Why is it entirely acceptable to serve pasta or beans a main course, but potatoes are forever considered a side dish? Starchy, filling, cheap, incredibly versatile and so damn good, potatoes deserve a better reputation than mere supporting player. And there are few better arguments for potatoes than potato salad.
My Irish ancestry means I come by my love of potatoes as naturally as I do my melancholy, pugilistic temperament. Growing up, we had potatoes six nights a week, almost exclusively in the mashed format. Today, however, I will gladly accept spuds in any form imaginable. One of my favorite interpretations is a Mediterranean spin, with potatoes bathed in olive oil and redolent of lemons and oregano.
This dish is often made with roasted potatoes, but in her beautiful "Ripe Figs: Recipes and Stories from Turkey, Greece, and Cyprus," Yasmin Khan ("Zaitoun") does a punchy salad instead. And while other people get very passionate and very particular about their potato salads, deeming theirs alone the platonic ideal, I plan on spending the rest of my life eating through every possible potato salad variation created. This one's a keeper.
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"It's like really easy to make," Khan said during a recent phone call. "It's new potatoes, and then it just you just blitz it with these beautiful Mediterranean flavors like lemon zest, fresh herbs, dried herbs, capers and olives. It feels both virtuous and really flavorsome. You can mix it up as well, with the herbs that you have around. It is very flexible." It's also vegan, if that's a consideration, and takes less than a half hour to make from start to finish.
Khan's whole book is full of easy, intensely flavorful recipes, but it's also a remarkable work of storytelling, history and reportage. "I'm often curious — my background is as a human rights activist — as how we can we can bridge divisions between communities, countries, each other," says Khan. "And what excites me about food is that it's not merely the gateway to joy and deliciousness on a plate. But when we really explore food, the exploration of a country or a region's cuisine doesn't just tell you about a set of raw ingredients. It tells you about history, it tells you about trade relations, geography, climate, gender relations. As someone who wants to celebrate the joys of good cooking, but also write books that help us understand ourselves and the world around us, food to me seems the perfect means." This is a book to sit down with and savor reading, working up an appetite the whole time.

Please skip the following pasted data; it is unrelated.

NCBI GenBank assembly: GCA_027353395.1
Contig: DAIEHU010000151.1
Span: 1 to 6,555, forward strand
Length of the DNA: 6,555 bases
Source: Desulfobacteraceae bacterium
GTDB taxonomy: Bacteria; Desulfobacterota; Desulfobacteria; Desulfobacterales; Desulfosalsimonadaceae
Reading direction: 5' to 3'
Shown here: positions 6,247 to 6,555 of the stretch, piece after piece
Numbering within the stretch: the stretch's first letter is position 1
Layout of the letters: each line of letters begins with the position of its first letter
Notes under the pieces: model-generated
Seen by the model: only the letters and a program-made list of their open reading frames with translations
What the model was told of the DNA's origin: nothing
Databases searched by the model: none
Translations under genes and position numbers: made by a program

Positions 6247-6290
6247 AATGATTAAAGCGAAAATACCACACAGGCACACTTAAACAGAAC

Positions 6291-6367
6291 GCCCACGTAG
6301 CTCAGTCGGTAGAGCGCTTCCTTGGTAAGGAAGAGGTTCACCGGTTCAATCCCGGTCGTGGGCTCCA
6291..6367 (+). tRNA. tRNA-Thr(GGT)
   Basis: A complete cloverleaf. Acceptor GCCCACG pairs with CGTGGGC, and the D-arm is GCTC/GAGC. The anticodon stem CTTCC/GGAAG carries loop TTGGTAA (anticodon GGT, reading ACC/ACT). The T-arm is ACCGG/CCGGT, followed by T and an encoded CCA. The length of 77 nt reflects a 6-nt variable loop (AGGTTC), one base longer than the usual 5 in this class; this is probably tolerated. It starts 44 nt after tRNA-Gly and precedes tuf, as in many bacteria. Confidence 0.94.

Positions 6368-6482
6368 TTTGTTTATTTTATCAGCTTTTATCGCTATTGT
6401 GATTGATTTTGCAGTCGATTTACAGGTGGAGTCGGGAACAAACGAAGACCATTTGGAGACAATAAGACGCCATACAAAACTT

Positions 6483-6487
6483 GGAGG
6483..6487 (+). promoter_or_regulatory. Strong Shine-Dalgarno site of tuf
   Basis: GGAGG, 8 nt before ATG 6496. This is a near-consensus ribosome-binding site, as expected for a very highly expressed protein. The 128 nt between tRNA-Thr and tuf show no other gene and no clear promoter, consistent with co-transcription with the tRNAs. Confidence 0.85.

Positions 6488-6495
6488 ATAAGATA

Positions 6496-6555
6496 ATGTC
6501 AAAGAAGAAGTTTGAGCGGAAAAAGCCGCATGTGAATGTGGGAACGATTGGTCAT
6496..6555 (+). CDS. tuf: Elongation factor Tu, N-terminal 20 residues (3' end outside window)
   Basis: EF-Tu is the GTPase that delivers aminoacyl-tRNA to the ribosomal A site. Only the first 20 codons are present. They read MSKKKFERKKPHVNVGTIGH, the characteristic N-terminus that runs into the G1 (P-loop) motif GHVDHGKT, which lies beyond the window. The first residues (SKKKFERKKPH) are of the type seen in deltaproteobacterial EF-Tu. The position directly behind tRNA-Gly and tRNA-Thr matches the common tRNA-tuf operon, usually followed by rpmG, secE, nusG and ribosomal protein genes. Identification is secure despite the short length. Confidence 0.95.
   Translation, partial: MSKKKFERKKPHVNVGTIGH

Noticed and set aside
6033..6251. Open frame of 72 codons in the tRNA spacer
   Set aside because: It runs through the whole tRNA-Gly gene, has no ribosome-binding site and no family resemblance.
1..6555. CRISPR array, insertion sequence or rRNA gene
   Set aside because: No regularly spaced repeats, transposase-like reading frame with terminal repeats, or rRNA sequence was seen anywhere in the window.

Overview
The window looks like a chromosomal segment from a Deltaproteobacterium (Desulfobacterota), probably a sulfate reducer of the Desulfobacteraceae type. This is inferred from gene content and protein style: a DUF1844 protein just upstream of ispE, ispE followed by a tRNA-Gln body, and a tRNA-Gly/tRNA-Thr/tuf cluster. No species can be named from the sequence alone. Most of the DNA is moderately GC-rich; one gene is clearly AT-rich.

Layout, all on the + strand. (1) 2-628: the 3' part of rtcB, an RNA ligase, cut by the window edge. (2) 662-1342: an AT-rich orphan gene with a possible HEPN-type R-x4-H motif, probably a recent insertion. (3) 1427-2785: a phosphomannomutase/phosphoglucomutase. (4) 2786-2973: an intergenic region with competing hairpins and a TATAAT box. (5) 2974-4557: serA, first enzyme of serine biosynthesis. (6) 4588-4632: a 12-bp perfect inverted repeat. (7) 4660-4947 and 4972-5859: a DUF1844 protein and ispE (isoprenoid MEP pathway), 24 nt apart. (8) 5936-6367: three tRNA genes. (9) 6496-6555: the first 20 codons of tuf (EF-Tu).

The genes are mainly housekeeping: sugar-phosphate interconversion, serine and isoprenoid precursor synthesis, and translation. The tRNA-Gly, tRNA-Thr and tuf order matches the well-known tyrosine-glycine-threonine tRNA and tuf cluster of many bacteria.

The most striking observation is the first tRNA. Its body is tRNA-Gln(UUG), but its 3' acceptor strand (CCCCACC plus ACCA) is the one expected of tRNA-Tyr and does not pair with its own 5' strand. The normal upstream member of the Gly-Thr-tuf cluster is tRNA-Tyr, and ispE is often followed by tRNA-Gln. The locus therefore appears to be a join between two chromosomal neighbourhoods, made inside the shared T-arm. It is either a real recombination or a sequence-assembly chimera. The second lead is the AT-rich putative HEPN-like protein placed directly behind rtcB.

I have eaten Khan's potato salad for lunch, and I would eat this for dinner with a big glass of pinot grigio and absolutely zero qualms. But if you are having people over or feel strongly that spuds must have a costar, you could serve this with a good rotisserie chicken, sliced tomatoes and a big green salad.
Cypriot Potato Salad
- 2 pounds of small new potatoes
- 1/4 of a red onion, sliced
- 1/3 - 1/2 cup of pitted and chopped mixed olives
- 2 - 3 tablespoons of capers, drained
- Handful of mint, chopped
- Handful of cilantro, chopped (You can swap in your favorite fresh herbs here.)
- 1 teaspoon of oregano
- 3 - 4 tablespoons of extra virgin olive oil
- Juice of half a lemon
- Sea salt and freshly ground pepper, to taste
- Optional: Red pepper flakes, zest of your lemon
- Bring a big pot of salted water to a boil.
- Cut the potatoes into large chunks. Don't bother peeling them.
- Boil the potatoes about 15 minutes, then drain and place in a big bowl.
- Add your other ingredients and stir well.
From here, you can serve warm, or refrigerate and let the flavors intensify overnight.
Note: I am obsessed with Agrumato's insanely good extra virgin olive oil pressed with lemons — you can substitute it here for an even bigger lemon kick.
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